When you think of jam, you think of sweet fruits like berries, peaches, and apricots, but there's also a whole world of savory jams to discover. There's tomato jam, pepper jam, and even bacon jam, but the indisputable ruler of this savory kingdom is onion jam. Onion jam is made by caramelizing onions with a splash of vinegar, which adds a slight acidic kick and, more importantly, makes the onions extra soft so you can use them as a spread.
Onion jam is a popular charcuterie board condiment that pairs well with almost any meat and cheese dish. You can put onion jam on burgers, stir it into mac and cheese, and make the best grilled cheese you've ever tasted by pairing it with some gooey gruyere and crunchy French bread. Once you get hooked on this stuff, you'll use it every chance you get, and you'll want to keep some on hand at all times.
Onion jam is a bit laborious to make, as properly caramelizing onions takes around an hour (and sometimes more), but if you make a big batch and can or jar it for preservation, you can keep yourself supplied for months. But before undertaking such a task, you need to decide which type of onion to use. While you can technically make jam from any variety of onion, sweet onions are going to be your best bet. You might think this is because they contain more sugar than other types, but that's not exactly why.
Read more: French Cooking Tricks You Need In Your Life
Why Sweet Onions Are Perfect For Onion Jam
Sweet onions come in a few varieties, which we'll cover in detail momentarily, but they typically have pale yellow skin and white flesh. They look similar to yellow onions but differ in one very important way. Sweet onions stand out from other onion varieties (which can be grouped under the umbrella term "pungent onions") because of their sulfur content. Onions tend to absorb a lot of sulfur from the soil they grow in, and while this is important for the onion's growth, it also has some less-than-desirable effects. Sulfur compounds are why cutting onions brings tears to your eyes, and they also cause bitter pungency to onions.
Sweet onions have lower levels of sulfur than pungent onions, which gives them a milder, less "onion-y" flavor. This makes them seem sweeter, even though some pungent onions have lower sugar levels than sweet ones. Making onion jam using pungent onions, such as red or white, will have a bitter edge, which some people may enjoy. You especially need to look out for yellow onions. As previously mentioned, they closely resemble many of the most popular types of sweet onion, but they have the highest sulfur content of any onion variety, which could make your onion jam overpowering.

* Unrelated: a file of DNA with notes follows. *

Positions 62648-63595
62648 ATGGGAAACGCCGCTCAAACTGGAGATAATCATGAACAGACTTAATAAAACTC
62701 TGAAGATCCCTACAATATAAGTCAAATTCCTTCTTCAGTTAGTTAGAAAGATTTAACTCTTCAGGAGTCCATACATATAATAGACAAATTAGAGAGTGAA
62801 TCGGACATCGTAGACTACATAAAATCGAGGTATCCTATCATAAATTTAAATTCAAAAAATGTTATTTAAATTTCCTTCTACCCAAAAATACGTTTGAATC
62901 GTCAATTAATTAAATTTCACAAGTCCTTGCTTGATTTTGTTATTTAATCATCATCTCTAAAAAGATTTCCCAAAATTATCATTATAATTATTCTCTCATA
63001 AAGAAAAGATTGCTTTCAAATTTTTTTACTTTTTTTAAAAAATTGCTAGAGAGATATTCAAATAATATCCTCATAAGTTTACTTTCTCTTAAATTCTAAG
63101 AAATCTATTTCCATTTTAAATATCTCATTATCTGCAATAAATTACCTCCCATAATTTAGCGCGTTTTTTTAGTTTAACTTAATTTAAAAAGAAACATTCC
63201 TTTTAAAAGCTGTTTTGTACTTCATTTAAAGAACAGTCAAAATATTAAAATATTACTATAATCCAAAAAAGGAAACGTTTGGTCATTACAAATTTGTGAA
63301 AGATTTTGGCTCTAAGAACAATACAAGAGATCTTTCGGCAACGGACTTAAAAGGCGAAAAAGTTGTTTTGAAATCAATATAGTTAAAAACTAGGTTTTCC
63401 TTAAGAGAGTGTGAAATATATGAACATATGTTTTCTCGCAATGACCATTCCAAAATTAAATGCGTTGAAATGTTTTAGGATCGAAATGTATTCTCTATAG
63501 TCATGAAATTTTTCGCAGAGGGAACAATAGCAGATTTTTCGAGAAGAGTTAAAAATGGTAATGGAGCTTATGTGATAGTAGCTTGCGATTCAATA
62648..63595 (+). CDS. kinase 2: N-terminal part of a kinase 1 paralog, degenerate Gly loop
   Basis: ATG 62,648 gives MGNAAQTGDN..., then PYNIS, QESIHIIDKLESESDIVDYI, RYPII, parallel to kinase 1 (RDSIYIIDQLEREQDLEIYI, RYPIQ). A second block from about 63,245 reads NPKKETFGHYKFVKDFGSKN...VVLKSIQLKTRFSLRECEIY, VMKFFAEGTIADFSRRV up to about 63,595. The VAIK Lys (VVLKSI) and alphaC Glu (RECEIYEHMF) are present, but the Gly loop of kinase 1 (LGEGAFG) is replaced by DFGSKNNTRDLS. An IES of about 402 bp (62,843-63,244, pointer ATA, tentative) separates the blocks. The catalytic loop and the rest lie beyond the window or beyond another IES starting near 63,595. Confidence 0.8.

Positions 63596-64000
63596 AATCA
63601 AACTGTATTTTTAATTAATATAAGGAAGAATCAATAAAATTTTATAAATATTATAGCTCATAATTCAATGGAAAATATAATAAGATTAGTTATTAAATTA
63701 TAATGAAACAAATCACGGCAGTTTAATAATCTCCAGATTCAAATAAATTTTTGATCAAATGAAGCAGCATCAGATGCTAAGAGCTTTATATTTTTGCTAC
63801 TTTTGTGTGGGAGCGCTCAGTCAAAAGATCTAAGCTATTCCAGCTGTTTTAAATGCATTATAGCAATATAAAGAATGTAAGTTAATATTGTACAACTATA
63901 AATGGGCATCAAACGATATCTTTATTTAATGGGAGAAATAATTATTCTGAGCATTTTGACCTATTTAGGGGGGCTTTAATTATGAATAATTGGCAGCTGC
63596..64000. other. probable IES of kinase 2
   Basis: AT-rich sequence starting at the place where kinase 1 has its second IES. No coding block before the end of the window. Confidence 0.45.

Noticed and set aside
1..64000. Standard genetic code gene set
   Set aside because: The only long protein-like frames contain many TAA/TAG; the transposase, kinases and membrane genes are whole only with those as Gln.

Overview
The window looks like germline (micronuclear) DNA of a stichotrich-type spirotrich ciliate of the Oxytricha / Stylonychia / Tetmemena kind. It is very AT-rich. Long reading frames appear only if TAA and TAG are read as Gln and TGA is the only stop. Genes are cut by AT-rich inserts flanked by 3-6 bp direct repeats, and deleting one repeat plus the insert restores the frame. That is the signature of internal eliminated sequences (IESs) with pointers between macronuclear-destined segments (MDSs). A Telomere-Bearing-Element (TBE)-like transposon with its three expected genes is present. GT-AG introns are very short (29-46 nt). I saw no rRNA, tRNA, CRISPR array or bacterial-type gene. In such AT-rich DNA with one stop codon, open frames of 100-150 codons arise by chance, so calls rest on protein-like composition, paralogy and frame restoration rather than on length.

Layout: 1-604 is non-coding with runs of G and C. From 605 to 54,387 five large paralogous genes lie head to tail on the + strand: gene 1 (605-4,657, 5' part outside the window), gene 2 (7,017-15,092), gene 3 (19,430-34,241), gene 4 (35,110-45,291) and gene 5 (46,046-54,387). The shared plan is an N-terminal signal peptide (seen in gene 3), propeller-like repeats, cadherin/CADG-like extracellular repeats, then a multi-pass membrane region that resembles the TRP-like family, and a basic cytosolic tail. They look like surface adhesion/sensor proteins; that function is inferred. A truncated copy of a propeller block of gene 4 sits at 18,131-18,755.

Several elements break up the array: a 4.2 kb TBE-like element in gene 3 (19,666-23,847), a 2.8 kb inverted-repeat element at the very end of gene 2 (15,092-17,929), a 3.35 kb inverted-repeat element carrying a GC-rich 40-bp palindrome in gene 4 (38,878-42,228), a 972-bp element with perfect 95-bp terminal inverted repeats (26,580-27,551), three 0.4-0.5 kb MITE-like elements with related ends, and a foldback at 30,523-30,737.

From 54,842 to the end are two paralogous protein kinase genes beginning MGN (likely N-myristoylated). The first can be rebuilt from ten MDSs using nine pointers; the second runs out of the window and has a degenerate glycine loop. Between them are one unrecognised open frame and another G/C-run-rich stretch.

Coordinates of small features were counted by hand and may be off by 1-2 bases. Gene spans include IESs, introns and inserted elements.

The Best Types Of Sweet Onion
There are many types of sweet onions with different peak seasons. We will break down three of the most popular varieties, starting with the famous Vidalia. These onions were named after the town of Vidalia, Georgia. According to Georgia's Vidalia Onion Act of 1986, they can only be grown within a 20-county region of the state. You can identify Vidalia onions by their slightly flattened shape and the product lookup code on their stickers, which is 4159. Vidalias have the lowest sulfur levels and highest sugar content of any sweet onion. They are available from April to September.
Maui onions are the most visually identifiable sweet onion, with an oblong, football shape. They are one of the rarer onion varieties, as they are only grown within a 400-acre region on the slopes of the dormant Haleakala volcano on Maui. You can verify it's a real Maui onion by looking for the label "Kula Grown" and the product lookup code 4164. Maui onions are available year-round, but their peak season runs from spring through early summer.
Finally, let's talk about Walla Walla onions. They, too, are only grown in a limited region, this time in the Walla Walla Valley of Washington state. However, they originated from seeds brought to the U.S. from Corsica, Italy. Walla Walla onions look like medium-sized yellow onions with very thin rings. You can find them from summer through early fall with the product lookup code 4163.
Read the original article on Daily Meal.